The Royal Thai Government has adopted this philosophy as a guideline for the country’s overall development, particularly in addressing key challenges such as reducing disparities and enhancing economic growth while ensuring sustainability. The Sufficiency Economy also serves as the fundamental principle behind our 10th National Economic and Social Development Plan for 2007-2011. Indeed, in implementing this 10th Plan and as recently called upon by the Prime Minister, we will be placing the social aspect at the fore. The prime minister even went as far as saying that, the name of the NESDB (National Economic and Social Development Board) should be changed to NSEDB (National Social and Economic Development Board). This means emphasizing human development, fostering a more robust society, ensuring equal development between urban and rural areas and enhancing the capacities of communities to cope with adverse economic conditions. But with these steps, one may say we have already operationalised the Sufficiency Economy model in public policy.

Operationalising the model is nonetheless a big challenge. It is a matter of adapting the thinking to the circumstances of each individual, family, company or community. All are urged to re-examine what sufficiency means for them, and to see where balance lies. As such, it also requires a cooperative approach that involves government, the private sector, civil society and communities. Furthermore, its perspective is outward-looking and gradual, starting with prudent initiatives to achieve self-reliance and then being able to help others.

Within this development framework, the Government’s role is an enabling one. Thus our Happiness Strategy focuses on initiatives to achieve self-reliance and sustainable development, such as income generation and community savings schemes. It is a matter of helping people help themselves, and strengthening communities. For happiness is when we have human security and safe communities living in harmony and cooperation, with equal access to food, healthcare, housing, education and other social services, immune from indebtedness and irresponsible consumption as well as other excesses. Happiness is when we have justice and fairness. Happiness is when we are empowered.

So, it is fitting that this conference is being held in partnership with the United Nations Economic and Social Commission for Asia and the Pacific (UNESCAP), for it was the United Nations Development Programme (UNDP) that recognised the work of His Majesty by presenting the Human Development Lifetime Achievement Award to His Majesty in 2006. And it was again the UNDP who published the Thailand Human Development Report 2007 with the theme of “Sufficiency Economy and Human Development”, thereby presenting the Sufficiency Economy before a global audience. We believe that the UN’s role will be vital in further spreading the message, encouraging the production of case studies and introducing new indicators and benchmarks along the lines of the Human Development Index and the Millennium Development Goals.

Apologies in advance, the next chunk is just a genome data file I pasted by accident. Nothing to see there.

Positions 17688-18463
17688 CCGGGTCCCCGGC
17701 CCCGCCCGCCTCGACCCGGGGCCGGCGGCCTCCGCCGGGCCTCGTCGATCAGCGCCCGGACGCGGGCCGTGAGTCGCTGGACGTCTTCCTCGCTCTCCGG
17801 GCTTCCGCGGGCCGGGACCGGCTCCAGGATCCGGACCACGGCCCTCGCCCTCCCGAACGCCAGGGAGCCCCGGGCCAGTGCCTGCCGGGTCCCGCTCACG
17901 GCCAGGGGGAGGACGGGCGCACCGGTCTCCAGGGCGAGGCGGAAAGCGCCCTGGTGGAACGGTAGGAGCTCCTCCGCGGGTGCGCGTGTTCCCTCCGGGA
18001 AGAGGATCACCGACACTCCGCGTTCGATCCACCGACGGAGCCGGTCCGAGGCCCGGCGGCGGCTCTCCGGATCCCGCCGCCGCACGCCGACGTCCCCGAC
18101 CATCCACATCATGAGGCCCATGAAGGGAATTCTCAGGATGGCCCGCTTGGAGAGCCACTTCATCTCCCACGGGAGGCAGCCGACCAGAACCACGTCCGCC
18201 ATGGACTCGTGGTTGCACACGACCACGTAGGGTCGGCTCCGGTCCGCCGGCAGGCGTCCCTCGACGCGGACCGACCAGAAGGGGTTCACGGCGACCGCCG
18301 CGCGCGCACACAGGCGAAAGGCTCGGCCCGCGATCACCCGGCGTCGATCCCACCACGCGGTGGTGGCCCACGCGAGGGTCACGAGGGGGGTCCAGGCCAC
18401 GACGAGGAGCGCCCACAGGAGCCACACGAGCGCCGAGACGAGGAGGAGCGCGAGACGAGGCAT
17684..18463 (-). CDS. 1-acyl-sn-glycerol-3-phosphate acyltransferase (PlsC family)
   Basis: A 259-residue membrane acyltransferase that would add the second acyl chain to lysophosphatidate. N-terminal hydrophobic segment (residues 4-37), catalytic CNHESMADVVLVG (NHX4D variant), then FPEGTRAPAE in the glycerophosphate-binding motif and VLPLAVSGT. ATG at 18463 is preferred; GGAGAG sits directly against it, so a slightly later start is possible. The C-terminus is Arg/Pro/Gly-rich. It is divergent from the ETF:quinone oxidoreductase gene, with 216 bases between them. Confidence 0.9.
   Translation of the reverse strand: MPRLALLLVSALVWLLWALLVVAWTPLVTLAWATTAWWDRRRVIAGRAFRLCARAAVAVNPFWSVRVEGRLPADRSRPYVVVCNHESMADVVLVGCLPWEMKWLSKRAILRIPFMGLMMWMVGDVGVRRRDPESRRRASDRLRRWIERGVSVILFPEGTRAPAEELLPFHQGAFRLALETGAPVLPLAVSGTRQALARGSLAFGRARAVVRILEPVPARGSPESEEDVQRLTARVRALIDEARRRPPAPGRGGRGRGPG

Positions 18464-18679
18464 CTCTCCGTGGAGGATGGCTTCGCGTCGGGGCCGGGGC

Indeed, this event gives us the opportunity to discuss the Sufficiency Economy and various societal happiness development models and their applications in a wider context. It allows us to reflect on radically different development paradigms, which focus not only on the traditional economic indicators and material values, but also on subjective measures such as well-being and life-satisfaction. And we do hope that in the process, this Thai model of sustainability will be regarded as a useful model for other countries, particularly in view of its cooperative approach.

Ladies and Gentlemen,

The challenge before you is a difficult one. However, your deliberations will have significant implications for the future of public policy development to counter poverty, inequality, unsustainability, and underdevelopment. Indeed, if we can reach common views on how to alleviate inequalities and unsustainability by promoting the well-being of our peoples and our societies, we may all come closer to realizing the goal of sustainable happiness.

So, over the next two days, I would like to urge participants to frankly exchange views and share perspectives. I am convinced that the discussions would not only enrich the debate, but also open new policy directions for all of us.

In closing, I would like, once again, to welcome all of you to Thailand. I do hope that your stay here is both enjoyable and productive, and I wish the Conference the greatest success.

Lastly, I would like to say that, when talking about happiness, do not forget to be happy !

Thank you